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JOURNAL OF SCIENCE.

EDITED BY

JAMES SAMUELSON

AND

WILLIAM CROOKES, F.R.S.

VOLUME I.

With Illustrations on Copper, Wood, and Stone.

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LONDON:
JOHN CHURCHILL AND SONS, NEW BURLINGTON STREET.
Paris:

Leipzig:
VICTOR MASSON ET FILS.

LUDWIG DENICKE,

MDCCCLXIV.

LONDOX; PRINTED BY W, CLOWES AND SONS, STAMFORD STREET,

AND CHARING CROSS

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ORIGINAL ARTICLES.

The Coal Resources of Great Britain. With a Quarto Map of Britain,

showing the Coal Districts, and 3 Woodcuts. By Edward Hull, B.A.,

F.G.S., of the Geological Survey of Great Britain . . . . 24

Oceanic Telegraphy :-

I. The Atlantic Deep-Sea Bed and its Denizens. With Litho-

graphic Plate of Foraminifera, &c. By Dr. G. C. Wallich, F.L.S. 36

II. The Atlantic Cable and its Teachings. By William Crookes,

F.R.S. . . . . . . . . . . .

The late Earthquake, and Earthquakes generally. By Robert

Mallet, C.E., F.R.S. . . . . . . . . . 53

Lighthouse Illumination by Magneto-Electricity. By Dr. J. H.

Gladstone, F.R.S. . . . . . . . . . . 70

The Conservation of Force applied to Physiology. In Two Parts.

By Dr. W. B. Carpenter, F.R.S.. F.L.S. F.G.S., Registrar of

London University, &c. Part I. The Relations of Light and Heat

to the Vital Forces of Plants. One Woodcut . . . . 76

The Reputed Fossil Man of Neanderthal. With Two Lithographic

Plates. By Professor William King, Queen's University, Ireland . 88

CHRONICLES OF SCIENCE.

I. Agriculture . . . . . . . . . . 98

II. Astronomy . . . . . . . . . . 104

III. Botany . .

IV. Chemistry

. . . . 115

V. Geology and Palæontology. Small Woodcut . . . . 119

VI. Microscopy. 3 Woodcuts.

. . 129

VII, Mining, Mineralogy, and Metallurgy. Engraved Plates and

Woodcuts . . . . . . . . . . 137

VIII. Photography ,

. . . . . . 154

IX. Physics : Light, Heat, and Electricity

ricity . . . . . 157

X. Sanatory Science . . . . . . . . . 163

XI. Zoology . . . . . . . . . . . 170

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PAGE

REVIEWS.

The Birds of India

. 176

1. «The Birds of India :' being a Natural History of all the Birds known to

inhabit Continental India; with Description of the Species, Genera,

Families, Tribes and Orders, and a Brief Notice of such Families as

are not found in India; making it a Manual of Ornithology specially

adapted for India. By T. C. Jerdon, Surgeon-Major, &c. Calcutta,

1862. Vols. I. and Il. pt. 1.

2. Illustrations of Indian Ornithology. By T. C. Jerdon. Madras,

1844. 1 vol. 4to.

Natural History on the Amazons .

. 181

1. The Naturalist on the River Amazong.' By Henry Walter Bates, 2 vols.

8vo. London: John Murray, 1863.

2. Contributions to an Insect Fauna of the Amazon Valley; Lepidoptera,

Heliconida. By Henry Walter Bates. (“Linnæan Transactions,

vol. xxiii. part 3, page 495.)

The Great Meteor of 1863. With a Woodcut .

. . 190

• Die grosse Feuerkugel, welche am Abende des 4 März, 1863, in Holland,

Deutschland, Belgien, und England gesehen worden ist.' Von Dr. Ed.

Heis, Professor der Mathematik und Astronomie an der Königl.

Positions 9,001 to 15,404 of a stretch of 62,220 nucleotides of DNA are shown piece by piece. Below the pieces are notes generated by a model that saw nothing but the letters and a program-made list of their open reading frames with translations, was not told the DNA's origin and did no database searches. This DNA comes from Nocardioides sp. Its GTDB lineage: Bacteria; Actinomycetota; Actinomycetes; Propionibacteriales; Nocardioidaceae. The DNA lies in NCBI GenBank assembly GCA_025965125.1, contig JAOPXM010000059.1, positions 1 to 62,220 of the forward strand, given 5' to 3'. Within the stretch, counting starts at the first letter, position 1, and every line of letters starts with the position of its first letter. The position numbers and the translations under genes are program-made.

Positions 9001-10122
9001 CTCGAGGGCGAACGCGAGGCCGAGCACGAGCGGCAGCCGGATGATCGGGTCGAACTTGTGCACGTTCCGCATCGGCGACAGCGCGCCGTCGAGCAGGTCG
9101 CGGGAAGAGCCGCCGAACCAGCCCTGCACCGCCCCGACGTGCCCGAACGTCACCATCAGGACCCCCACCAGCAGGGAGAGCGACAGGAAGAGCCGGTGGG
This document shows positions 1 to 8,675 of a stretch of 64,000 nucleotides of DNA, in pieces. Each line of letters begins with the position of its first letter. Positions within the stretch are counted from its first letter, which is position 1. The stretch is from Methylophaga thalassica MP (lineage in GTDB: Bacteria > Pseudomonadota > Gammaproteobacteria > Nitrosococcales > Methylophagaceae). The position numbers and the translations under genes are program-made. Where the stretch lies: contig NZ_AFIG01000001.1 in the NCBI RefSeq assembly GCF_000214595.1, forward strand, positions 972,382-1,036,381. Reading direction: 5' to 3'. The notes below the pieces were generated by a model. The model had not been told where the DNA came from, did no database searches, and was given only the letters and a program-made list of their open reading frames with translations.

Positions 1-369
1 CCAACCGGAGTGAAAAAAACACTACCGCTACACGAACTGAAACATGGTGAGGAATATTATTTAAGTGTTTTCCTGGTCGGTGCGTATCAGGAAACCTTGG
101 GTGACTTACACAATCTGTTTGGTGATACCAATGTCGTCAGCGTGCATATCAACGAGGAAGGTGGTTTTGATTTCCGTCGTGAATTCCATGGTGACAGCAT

Akademie zu Munster. Halle: H, W. Schmidt. 1863.

(The Great Fireball which was seen on the evening of the 4th March, 1863,

in Holland, Germany, Belgium and England. By Dr. Ed. Heis of

Halle. H. W. Schmidt. 1863.)

Mills and Millwork

By Wm. Fairbairn, Esq., C.E., LL.D., F.R.S., F.G.S., &c. 2 vols.

Longmans.

Local Floras

. . . 200

1. “Flora of Surrey; or, a Catalogue of the Flowering Plants and Trees

found in the County. By James Alexander Brewer. London: J.

Van Voorst.

2. "Flora of Marlborough; with Notices of the Birds and a Sketch of the

Geological Features of the Neighbourhood.' London: J. Van Voorst.

THE QUARTERLY

JOURNAL OF SCIENCE.

JANUARY, 1864.

INTRODUCTION. Tue readers of a new Periodical are fairly entitled to receive at the hands of its projectors, not only a statement of the grounds upon which it has been established, but also some exposition of its intended scope and objects.

The word “some” is here designedly used, for it is not improbable that a work of this description, professing to keep pace with the advancing intelligence of mankind, and even, should opportunities present themselves, to serve as a pioneer of progress, may in the course of time become so modified as materially to change its character. And as we are fortunately not trammelled by those conditions which in the commercial world frequently place limits upon a project when it is first set on foot, we shall reserve to ourselves the right of introducing amendments, or of supplying deficiencies as our work proceeds, adopting the old proverb that“ Times change, and with them we shall change also.” As this may appear a somewhat vague announcement of our plans, we will shortly conduct our readers to a standpoint from whence they may obtain a survey of the field of our intended labours, and in the meantime we would invite them to follow us in a few reflections which have been the cause of our venturing, at this particular period, into the ranks of literature.

How does it happen that from the earliest ages of the historic record, Art has been a favoured offspring of the human intellect, the spoiled child of man, whilst to Science he has been but a sorry stepfather ? In his rudest stages, he wooed her favour, painting his own skin if he could paint nought else, and in the palmy days of his early civilization he raised her upon a pedestal from which she never descended, although in the dark ages that followed, her figure was for the time obscured. Not so with Science. Her youthful steps have always been watched with jealousy and suspicion, and instead of guidance and support, every obstacle has been thrown in her path, her grandest revelations being

VOL. 1.

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